Projecting Feelings In Psychology (Meaning + 27 Examples)

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Published by:
Practical Psychology
Andrew English
Reviewed by:
Andrew English, Ph.D.

For many of us, projecting feelings onto others is something we do without even realizing it. We see in others the very things we cannot accept in ourselves. This tendency can negatively impact our closest relationships.

Projecting feelings is when someone unconsciously attributes their own thoughts, emotions, beliefs or motivations to another person.

This article will cover common reasons we project feelings, how to identify projection, and strategies for managing this impulsive emotional response. By becoming more aware of the role projection plays, we can have healthier relationships and improved self-understanding.

What is Projecting Feelings?

a man yelling

Projecting feelings is when someone automatically assigns their own emotions, beliefs or motivations to someone else without realizing it.

It is a way people defend themselves from difficult feelings by pushing those unwanted feelings onto others. This lets the person avoiding facing the unpleasant thoughts and emotions that are really their own.

Many people project feelings onto other people now and then without noticing. We see in our friends or partners the things about ourselves we can't accept. This habit can hurt our closest relationships.

Projection can serve different purposes:

It happens because of not understanding ourselves fully or feeling uncomfortable with certain emotions. It's easier to see the parts we don't like about ourselves in someone else rather than admit them in ourselves.

If you grew up with critical parents, you may feel inadequate a lot. When a friend gives helpful feedback, you may push those bad feelings of self-doubt onto them, thinking they are being too critical. But really, the criticism you feel is more about your own insecurities than their intention.

It provides a way to justify or make excuses for ourselves. If we can convince ourselves someone else acts or feels a certain way, it helps let us off the hook for guilt.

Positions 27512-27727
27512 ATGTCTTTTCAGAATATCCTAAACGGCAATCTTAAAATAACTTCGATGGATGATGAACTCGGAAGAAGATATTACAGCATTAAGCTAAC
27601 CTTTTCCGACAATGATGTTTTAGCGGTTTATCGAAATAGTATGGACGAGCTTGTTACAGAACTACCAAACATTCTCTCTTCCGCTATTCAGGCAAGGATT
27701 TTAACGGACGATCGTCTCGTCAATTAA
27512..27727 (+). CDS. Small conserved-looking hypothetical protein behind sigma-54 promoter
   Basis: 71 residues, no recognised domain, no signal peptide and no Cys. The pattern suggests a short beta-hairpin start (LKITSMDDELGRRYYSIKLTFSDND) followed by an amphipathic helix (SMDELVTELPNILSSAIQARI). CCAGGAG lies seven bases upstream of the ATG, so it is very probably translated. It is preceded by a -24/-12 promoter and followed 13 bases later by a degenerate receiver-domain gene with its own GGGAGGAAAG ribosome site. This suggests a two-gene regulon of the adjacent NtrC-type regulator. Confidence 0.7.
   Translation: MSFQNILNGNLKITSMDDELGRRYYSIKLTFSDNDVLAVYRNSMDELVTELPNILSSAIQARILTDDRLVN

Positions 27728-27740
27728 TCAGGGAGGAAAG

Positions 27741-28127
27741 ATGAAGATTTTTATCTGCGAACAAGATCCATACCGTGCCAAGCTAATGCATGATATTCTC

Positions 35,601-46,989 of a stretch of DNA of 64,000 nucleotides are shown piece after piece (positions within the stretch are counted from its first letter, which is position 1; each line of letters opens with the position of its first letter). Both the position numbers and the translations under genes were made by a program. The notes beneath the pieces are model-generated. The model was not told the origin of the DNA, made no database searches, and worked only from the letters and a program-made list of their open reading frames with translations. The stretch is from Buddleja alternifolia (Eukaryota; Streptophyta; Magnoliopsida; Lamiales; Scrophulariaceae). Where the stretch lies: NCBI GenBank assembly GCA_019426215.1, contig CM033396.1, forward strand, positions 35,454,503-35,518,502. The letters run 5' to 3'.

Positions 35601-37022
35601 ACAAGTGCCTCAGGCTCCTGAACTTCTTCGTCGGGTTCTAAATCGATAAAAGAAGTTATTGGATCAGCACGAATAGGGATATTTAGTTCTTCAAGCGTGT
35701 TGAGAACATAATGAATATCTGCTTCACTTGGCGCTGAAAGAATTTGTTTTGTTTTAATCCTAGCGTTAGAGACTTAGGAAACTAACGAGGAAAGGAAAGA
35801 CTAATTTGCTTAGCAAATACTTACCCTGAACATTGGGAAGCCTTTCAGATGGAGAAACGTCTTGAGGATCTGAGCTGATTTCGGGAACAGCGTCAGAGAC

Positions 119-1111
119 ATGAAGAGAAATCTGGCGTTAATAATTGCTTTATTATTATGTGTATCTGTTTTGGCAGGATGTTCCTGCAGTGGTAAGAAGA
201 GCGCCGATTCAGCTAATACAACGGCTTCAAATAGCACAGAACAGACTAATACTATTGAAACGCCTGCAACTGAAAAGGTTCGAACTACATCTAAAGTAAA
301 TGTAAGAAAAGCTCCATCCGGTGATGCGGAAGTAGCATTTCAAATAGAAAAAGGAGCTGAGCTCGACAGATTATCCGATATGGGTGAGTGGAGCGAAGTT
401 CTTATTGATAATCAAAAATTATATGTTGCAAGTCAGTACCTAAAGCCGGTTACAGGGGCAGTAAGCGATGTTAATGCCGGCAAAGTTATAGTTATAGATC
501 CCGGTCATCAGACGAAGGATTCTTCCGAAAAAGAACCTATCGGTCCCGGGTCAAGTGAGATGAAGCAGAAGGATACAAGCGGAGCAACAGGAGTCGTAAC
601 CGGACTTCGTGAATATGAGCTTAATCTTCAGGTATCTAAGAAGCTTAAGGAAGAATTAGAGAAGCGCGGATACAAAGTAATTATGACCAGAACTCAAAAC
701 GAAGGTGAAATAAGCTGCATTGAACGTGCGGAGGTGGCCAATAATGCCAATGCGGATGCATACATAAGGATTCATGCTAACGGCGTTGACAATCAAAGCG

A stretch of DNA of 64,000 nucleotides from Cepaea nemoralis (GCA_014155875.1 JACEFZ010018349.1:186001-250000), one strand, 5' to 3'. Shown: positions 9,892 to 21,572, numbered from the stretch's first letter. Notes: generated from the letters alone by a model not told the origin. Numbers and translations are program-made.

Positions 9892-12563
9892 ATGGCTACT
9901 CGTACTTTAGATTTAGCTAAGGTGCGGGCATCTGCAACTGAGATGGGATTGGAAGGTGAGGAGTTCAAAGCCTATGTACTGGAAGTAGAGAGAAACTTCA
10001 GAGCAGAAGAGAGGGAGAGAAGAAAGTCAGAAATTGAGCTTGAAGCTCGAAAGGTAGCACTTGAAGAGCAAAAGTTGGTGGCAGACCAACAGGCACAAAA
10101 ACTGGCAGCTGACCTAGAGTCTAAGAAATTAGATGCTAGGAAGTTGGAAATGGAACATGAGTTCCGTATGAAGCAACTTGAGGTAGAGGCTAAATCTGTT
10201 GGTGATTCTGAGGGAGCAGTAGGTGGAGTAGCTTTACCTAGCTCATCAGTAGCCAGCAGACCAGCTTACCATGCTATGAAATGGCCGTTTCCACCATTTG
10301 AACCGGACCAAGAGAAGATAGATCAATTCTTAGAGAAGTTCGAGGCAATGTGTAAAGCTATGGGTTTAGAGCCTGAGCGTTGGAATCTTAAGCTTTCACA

For example, a jealous partner may keep accusing the other of cheating. By projecting their own suspicion and jealousy, they feel it's okay to act controlling.

It makes inner issues into outer issues. We take our own uncomfortable emotions and place them onto the world around us. This gives short-term relief or a sense of the moral high ground.

For example, someone with anger issues may accuse others of being aggressive or overreacting. This gives them permission for their own outbursts.

Or let's say you have an angry outburst at work. You later feel ashamed and regretful. Rather than take responsibility for losing your temper, you project those feelings onto your colleague, convinced that they provoked you or are overreacting.

Of course, the downside is that projection rarely solves anything long-term. It just avoids the deeper self-reflection needed to deal with difficult feelings in a healthy way. Spotting our projections is the first step to taking responsibility.

27 Examples

  1. Jealousy: Sarah feels jealous of her colleague's promotion. Instead of acknowledging her own feelings, she tells her friend, "I think Jane is jealous of my close relationship with the boss."
  2. Insecurity: Mike feels insecure about his appearance. He often comments, "People must think I look out of shape."
  3. Anger: After a disagreement, Anna says, "You're always so angry!" even though she's the one who raised her voice.
  4. Fear: John is afraid of commitment. He tells his partner, "You're just scared of getting too close to someone."
  5. Guilt: After forgetting a friend's birthday, Laura says, "You probably think I'm a terrible friend."
  6. Loneliness: Feeling isolated, Mark tells his family, "You all must feel so lonely without me."
  7. Rejection: Feeling rejected by a group, Emily says, "They probably don't want me around."
  8. Sadness: Tom feels down but instead of admitting it, he asks his wife, "Why are you looking so sad today?"
  9. Anxiety: Feeling anxious about a presentation, Lisa tells her colleague, "You seem really nervous about our presentation."